February 28, 2001
ARUSHA, Tanzania - Seven of the 17 rare black rhinoceros in the
world-famous Ngorongoro crater and six lions have died from unidentified
causes, an official said Wednesday.
Several hundred other animals are believed to have died from lack
of water during a prolonged drought in the area in northern Tanzania.
Emmanuel Chausi, conservator of the Ngorongoro Conservation Area
Authority, said an 11-member team from Tanzania, Kenya, South Africa
and the United States began working last week to investigate the
cause of death of the animals whose habitat is the floor of the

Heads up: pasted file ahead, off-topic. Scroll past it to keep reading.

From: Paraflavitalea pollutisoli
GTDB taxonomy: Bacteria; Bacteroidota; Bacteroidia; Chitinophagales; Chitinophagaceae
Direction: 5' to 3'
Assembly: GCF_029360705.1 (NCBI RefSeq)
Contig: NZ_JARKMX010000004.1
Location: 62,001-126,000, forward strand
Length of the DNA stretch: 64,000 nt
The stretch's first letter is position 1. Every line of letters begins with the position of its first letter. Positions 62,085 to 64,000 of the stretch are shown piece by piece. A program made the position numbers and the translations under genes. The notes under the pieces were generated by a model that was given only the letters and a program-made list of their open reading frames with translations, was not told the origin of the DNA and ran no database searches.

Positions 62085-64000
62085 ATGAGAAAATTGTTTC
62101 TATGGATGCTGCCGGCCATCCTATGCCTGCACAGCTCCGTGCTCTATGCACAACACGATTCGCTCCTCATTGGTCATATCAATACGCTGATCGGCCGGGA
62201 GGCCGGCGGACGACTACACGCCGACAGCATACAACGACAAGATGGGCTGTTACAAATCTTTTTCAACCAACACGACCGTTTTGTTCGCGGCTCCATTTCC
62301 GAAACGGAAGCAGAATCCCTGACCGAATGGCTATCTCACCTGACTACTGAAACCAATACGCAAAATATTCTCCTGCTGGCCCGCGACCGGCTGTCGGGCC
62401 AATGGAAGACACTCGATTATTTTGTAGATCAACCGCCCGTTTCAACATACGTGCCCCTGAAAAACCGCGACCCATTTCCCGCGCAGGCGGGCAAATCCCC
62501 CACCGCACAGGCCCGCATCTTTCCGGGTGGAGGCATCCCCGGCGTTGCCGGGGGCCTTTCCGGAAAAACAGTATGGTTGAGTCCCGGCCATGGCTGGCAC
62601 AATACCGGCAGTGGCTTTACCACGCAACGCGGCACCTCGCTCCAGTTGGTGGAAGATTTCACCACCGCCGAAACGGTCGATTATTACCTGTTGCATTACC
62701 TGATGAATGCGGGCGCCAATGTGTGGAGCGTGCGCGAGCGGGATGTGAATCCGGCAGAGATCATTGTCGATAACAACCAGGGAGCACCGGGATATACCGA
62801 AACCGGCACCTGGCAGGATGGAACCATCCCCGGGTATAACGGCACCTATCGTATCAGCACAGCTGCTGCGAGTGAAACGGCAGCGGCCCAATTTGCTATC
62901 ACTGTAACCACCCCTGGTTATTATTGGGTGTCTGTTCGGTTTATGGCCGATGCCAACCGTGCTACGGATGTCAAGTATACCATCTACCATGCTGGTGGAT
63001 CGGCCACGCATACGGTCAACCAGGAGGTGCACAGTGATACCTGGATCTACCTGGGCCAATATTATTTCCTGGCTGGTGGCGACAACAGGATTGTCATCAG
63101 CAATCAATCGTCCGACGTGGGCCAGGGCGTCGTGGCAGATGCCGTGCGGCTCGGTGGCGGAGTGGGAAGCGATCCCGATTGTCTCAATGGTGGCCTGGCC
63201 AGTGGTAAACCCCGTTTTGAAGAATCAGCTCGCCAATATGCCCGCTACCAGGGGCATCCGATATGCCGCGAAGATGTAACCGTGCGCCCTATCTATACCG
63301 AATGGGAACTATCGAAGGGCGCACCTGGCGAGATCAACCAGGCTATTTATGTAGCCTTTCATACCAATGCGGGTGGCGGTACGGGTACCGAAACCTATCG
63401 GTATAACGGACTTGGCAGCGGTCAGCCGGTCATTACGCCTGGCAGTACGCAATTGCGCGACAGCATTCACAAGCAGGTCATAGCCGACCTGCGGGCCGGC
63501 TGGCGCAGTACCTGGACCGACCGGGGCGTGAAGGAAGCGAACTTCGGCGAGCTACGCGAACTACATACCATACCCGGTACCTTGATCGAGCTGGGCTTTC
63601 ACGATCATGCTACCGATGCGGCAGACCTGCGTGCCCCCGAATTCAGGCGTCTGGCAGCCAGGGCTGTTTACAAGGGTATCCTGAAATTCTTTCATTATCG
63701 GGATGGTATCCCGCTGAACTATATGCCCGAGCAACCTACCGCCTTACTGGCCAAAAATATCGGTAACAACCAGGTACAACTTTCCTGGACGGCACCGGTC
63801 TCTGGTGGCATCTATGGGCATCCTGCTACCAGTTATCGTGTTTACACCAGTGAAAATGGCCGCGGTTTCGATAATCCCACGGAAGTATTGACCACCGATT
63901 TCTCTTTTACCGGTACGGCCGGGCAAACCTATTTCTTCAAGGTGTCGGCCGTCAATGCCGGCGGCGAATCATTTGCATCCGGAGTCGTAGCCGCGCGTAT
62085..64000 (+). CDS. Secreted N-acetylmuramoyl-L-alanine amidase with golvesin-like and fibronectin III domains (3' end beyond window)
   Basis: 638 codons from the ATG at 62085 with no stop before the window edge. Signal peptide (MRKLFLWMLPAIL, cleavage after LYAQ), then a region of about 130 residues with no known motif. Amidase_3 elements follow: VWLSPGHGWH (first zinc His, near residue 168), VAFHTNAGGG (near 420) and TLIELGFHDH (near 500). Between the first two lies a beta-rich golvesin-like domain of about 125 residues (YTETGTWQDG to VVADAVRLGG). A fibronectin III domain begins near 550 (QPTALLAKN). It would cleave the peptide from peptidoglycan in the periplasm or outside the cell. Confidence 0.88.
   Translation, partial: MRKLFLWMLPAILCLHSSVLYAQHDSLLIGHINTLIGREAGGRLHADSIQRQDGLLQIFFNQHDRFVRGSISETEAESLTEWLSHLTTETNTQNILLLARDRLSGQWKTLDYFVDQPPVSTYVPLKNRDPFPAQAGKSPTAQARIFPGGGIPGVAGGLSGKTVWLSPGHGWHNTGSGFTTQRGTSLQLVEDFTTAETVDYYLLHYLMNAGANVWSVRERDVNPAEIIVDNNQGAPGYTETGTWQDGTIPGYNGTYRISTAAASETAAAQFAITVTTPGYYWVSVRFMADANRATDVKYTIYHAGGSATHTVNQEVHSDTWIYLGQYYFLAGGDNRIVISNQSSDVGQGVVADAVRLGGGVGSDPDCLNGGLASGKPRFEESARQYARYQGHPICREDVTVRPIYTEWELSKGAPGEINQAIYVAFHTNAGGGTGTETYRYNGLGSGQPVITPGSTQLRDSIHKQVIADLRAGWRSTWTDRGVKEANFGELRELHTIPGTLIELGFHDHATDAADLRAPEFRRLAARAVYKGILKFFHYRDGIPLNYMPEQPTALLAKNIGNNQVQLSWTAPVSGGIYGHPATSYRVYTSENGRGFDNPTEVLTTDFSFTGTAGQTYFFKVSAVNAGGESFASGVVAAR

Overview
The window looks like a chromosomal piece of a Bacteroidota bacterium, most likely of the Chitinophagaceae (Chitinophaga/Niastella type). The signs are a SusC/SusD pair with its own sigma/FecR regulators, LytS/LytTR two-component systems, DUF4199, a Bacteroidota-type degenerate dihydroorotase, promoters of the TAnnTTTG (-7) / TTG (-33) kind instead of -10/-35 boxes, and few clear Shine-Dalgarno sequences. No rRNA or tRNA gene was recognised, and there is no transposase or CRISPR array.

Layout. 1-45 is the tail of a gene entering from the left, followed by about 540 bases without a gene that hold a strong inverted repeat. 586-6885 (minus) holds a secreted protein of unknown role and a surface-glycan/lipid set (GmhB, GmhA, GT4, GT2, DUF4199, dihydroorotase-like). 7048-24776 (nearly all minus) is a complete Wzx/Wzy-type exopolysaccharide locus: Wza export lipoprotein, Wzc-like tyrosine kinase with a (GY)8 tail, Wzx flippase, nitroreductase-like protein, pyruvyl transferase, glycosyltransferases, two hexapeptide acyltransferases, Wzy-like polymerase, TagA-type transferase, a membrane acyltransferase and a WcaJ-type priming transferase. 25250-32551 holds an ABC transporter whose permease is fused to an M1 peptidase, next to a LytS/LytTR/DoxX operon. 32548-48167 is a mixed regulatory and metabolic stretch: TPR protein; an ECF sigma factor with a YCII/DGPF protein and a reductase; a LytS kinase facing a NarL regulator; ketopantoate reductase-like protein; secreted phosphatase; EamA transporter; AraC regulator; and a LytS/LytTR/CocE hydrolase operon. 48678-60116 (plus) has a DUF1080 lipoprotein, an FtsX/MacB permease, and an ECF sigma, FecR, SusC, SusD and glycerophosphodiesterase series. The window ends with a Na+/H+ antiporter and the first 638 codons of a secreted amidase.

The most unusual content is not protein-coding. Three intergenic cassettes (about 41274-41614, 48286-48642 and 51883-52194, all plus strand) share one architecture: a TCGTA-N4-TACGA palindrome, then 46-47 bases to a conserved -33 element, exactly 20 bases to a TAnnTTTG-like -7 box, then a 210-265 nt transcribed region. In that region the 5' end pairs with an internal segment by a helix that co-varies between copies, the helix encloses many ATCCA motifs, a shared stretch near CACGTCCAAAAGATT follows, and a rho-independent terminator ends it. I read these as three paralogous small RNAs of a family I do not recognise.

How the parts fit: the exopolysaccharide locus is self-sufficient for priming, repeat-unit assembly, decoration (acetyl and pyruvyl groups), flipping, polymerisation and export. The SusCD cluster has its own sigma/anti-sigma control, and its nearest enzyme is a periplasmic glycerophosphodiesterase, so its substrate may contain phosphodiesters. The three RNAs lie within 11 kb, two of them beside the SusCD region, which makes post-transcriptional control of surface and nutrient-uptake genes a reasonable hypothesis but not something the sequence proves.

collapsed crater of an extinct volcano.
The drought-affected include 323 Cape buffalo, 193 wildebeest,
69 zebra, three antelope and three hippopotamus, the remains of
which were found near water points.
Five of the rhinos died last May, and two others died within 10
days of each other in January, Chausi said.
''We dont know source of the deaths, but early samples indicate
that it is Babesiosis,'' he said.
The tick-borne disease is caused by the Babesia parasite that attacks
red blood cells that supply oxygen to animals.
Babesiosis is common in animals but rare in humans.
He said researchers were fairly sure that the lions did not die
of canine distemper, a disease that killed of them in the adjacent
Serengeti National Park in 1994. There are about 68 lions remaining
in the Ngorongoro Conservation Area, which covers some 8,300 square
kilometers (3,320 square miles).